Plan a Trip to a WWII Aviation Heritage Site and Write a Guest Post

Where did the summer go? It was here, and now suddenly, the days are shorter, the sun less bright, and it’s autumn. Before the winter arrives, why not plan your own ‘aviation trail?’ It doesn’t even have to be a series of airfields. It could just be one. It could be a memorial, or a museum that tells the story of a part of Britain’s most impressive aviation history. It’s a lovely time for a road trip. The leaves are changing, the air is crisp and cool, and Britain’s aviation heritage is waiting… for you.

Have you ever wanted to write something of interest to you? To share with others your thoughts, impressions and words, and to actually see them in print? Here is your opportunity!

‘Aviation Trails’ is inviting you to take an autumn journey to an RAF airfield(s) or other aviation heritage site of your choice. While you are there, remember to take along a notebook to jot down some thoughts and ideas, and of course, take some photographs. If it is an airfield, as you walk about, try to imagine it as it must have been when it was bustling with activity during the days of World War II, when the roar of Merlins vibrated through the air, so often, it became the norm. If it is a memorial or a museum, take time to consider the sacrifices made by those brave men and women and how their lives and the lives of their loved ones, were forever altered by the course of World War II.

When you return home, have a go at writing your very own blog post. Do you know any stories about this airfield, memorial or museum that you have heard over the years? Is there someone in your family who served in the RAF or USAAF and was stationed at one of these airfields?  Since Andy last visited some of these airfields, have there been changes you noticed? We would love to hear some of your stories, to learn what you know, and then to be able to share that with our readers.

Once you have completed your post (and be sure to include a few photographs), submit it to: – We will have a look and consider your piece for publication as part of ‘Aviation Trails’ as a ‘Guest Post.’

This is one of the final weeks for aviation-related events as it is the autumn half-term break for most of the schools across England. Due to this, there will be some airfields offering ‘Open Days’ for museums, as well as other special events that encourage people to visit before the season comes to a close.  I will try to include some of those details below, but it is always best to check out the websites on your own beforehand to find out about opening and closing times, admission fees, etc.

For this post, I’ve decided to focus the suggestions on Lincolnshire, also known as “Bomber Country’. Many of these airfields, museums, memorials and attractions were covered by Andy in Trail 1: Lower Lincolnshire, so you can find additional information and links to museums and such on that page. To have a look, see the link here.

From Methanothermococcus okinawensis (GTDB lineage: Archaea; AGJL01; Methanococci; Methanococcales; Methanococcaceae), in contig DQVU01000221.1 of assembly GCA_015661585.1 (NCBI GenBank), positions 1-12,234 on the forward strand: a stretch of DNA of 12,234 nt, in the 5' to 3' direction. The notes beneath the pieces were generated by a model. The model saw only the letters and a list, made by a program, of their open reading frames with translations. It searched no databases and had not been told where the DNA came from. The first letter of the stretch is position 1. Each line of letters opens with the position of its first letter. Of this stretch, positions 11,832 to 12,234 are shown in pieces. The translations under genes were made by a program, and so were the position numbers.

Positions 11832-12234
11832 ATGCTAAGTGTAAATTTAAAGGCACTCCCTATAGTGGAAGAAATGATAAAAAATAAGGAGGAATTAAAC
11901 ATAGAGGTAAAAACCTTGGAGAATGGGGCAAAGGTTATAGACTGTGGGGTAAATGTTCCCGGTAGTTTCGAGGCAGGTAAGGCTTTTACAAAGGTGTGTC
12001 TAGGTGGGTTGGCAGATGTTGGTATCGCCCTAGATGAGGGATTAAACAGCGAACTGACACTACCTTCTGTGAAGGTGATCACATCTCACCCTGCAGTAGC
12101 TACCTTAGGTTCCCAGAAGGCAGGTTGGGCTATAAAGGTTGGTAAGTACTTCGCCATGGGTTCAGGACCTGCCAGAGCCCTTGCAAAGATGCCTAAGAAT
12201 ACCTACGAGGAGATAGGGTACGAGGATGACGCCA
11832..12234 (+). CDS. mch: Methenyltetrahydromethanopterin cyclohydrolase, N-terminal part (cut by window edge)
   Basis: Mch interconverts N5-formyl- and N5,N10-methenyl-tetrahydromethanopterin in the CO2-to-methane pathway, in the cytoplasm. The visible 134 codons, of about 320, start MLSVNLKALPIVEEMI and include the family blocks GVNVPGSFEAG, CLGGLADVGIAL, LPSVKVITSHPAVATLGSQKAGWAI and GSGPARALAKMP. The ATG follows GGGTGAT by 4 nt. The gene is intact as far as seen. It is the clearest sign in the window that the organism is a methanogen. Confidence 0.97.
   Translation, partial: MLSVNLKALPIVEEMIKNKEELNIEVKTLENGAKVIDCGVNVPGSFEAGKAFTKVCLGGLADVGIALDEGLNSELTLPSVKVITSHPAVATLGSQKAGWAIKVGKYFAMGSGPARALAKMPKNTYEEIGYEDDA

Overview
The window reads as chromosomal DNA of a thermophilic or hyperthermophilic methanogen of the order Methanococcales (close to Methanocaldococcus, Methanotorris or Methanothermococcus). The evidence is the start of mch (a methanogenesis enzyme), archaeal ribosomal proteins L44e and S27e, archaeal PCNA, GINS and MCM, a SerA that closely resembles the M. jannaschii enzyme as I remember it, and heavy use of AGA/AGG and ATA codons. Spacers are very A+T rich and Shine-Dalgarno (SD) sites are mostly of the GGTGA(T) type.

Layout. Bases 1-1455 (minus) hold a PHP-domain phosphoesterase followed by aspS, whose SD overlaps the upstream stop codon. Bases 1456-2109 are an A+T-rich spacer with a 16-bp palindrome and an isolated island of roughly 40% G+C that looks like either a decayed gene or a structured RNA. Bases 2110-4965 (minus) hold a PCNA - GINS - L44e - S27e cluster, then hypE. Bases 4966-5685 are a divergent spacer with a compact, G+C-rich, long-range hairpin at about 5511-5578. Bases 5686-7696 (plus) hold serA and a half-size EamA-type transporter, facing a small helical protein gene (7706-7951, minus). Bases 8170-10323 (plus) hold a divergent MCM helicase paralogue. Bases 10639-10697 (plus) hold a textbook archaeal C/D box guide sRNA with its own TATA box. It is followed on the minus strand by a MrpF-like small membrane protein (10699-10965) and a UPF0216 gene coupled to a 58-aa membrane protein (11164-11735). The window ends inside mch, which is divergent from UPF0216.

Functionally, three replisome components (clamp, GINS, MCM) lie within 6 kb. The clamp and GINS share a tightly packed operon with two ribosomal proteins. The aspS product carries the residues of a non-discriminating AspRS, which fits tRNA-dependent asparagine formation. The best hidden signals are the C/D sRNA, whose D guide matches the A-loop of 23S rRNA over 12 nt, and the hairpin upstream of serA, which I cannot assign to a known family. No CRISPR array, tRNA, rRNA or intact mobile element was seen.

Some of the more well-known airfields and attractions in Lower Lincolnshire include:

  • RAF East Kirkby (Open Mon. – Sat. 9:30 am-5:00 pm through end of Oct.). Also. special event on Sat. 1st Nov. 2014: Lancaster night, taxi runs and fireworks).
  • RAF Woodhall Spa
  • RAF Coningsby (Andy provides very helpful information about the viewing area around Coningsby, so take a look at the link above for his Trail 1).
  • Thorpe-Camp Visitor Centre (Open Sundays 1:00-5:00 pm through end of Oct. and by appointment). Also, on Wed. 29th Oct. 2014 – Coningsby Spotters Get Together).
  • Dambusters Memorial
  • The Petwood Hotel (of Guy Gibson fame)

That being said, you might be in an entirely different county. Please do not feel left out! There are many areas Andy has yet  to have the opportunity to visit, and we would LOVE to hear about an RAF airfield, memorial or museum in a county not covered on one of the ‘aviation trails.’ Please feel free to visit one near you, and then write about what you know; tell us about the stories you have heard, or tell us about your family member who once bravely served at one of these airfields.

Before long, these RAF airfields will be but a distant memory. You will no longer have the opportunity to visit as you do now. Inevitably, as we have seen all over England (e.g. Manston Airport), these treasured places of Britain’s aviation past will be developments with rows of  houses and not a remnant of their once glorious past or the brave men and women who served to protect their beloved England.

So, do not miss your chance to visit an RAF airfield, a memorial or a museum, and give yourself a chance to be the writer you always wanted to be.

If you have any questions or suggestions, please feel free to email us.

Marcella M. Beaudreau (@LadyofShalottMA)


Autumn leaves at Downham Market



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